Wagner’s Parsifal isn’t even set in Britain, and it doesn’t deal with King Arthur’s knights, but it is based (from a medieval German source) on one of the most well-known stories within the Arthurian cycle (also drawn upon by T.S.Eliot in The Wasteland), the story of the Fisher King, the maimed guardian of the Grail, who lives in perpetual agony as a result of a wound inflicted on him by the sacred spear which pierced Christ’s side on the cross, the Dolorous Stroke of Arthurian legend.  Only a ‘pure fool, enlightened by pity’ – Parsifal himself – can heal it.

The same themes, uncomfortable to modern ears, of sexual guilt and sexual pollution, run as obsessively through the opera as they run through the Arthurian stories in general, and, at some 5 hours long, the opera itself is quite a challenge just to get through – ‘I’ll think I’ll scream if that king tells us one more time about how he longs to die’, my son observed in the interval of a recent performance – but it contains some really exquisite music, including this famous prelude, which apart from being one of the most beautiful pieces of music ever written,  seems to me to distill the particular mood or gestalt that has given this particular cycle of stories such extraordinary longevity.

* Relics of this ancient struggle are to be found all over England.  Outside Cambridge, a few miles from where I live, is Fleam Dyke, a massive earthwork built by an East Anglian king to defend his lands against Celtic British forces.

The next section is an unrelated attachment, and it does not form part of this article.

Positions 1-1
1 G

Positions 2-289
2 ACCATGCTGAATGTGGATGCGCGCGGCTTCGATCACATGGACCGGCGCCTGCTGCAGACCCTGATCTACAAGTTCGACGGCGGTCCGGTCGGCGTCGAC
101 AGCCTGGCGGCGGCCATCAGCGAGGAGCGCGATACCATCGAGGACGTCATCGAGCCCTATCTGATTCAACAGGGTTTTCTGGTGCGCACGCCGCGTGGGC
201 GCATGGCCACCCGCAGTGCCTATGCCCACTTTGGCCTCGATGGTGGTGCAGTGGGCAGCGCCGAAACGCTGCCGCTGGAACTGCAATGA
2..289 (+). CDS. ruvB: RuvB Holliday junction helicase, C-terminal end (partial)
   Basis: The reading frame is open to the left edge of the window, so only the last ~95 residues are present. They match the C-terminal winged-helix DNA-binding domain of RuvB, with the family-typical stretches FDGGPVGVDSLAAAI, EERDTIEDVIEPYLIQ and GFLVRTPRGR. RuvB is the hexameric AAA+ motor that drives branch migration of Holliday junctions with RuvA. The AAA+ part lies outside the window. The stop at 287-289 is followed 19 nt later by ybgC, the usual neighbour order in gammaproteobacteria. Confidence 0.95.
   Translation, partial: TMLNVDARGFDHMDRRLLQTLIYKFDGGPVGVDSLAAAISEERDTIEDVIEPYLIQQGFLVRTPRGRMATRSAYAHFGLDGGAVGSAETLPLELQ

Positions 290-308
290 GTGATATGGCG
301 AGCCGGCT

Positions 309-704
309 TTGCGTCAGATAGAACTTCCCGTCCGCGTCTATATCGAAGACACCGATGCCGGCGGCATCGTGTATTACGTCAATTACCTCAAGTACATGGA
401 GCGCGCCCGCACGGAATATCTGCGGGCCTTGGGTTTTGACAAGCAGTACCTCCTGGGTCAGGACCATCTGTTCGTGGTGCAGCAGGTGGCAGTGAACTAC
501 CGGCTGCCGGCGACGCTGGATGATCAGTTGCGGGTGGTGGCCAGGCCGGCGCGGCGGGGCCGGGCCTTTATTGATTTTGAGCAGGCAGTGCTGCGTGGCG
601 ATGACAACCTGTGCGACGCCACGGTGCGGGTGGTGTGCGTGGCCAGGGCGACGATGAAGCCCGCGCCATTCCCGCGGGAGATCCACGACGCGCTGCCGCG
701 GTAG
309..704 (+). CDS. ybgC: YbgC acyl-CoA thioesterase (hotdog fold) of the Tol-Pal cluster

Recording of my Greenbelt talk

Dark Eden was selected as the ‘Big Read’ for the 2012 Green Belt festival (quite an honour, I thought), and I was invited to give a talk there. The talk is available here, though I’m afraid you have to pay for it (as an MP3 or a CD) .

I say ‘talk’.  Much of it is actually more of a conversation in which I get to speak the most.  As I’ve mentioned before, there were some interesting and original questions asked.

My son’s songs

I put a song on the home page of this website by my son Dom: The Escape.  Obviously I am biased, and you’ll have to judge for yourself, but I just love this piece’s evocation – both in words and music – of the sheer exhilaration of letting go and moving on.   Here are some other favourites of mine:

The Receipt

My Sister

I’m at a loss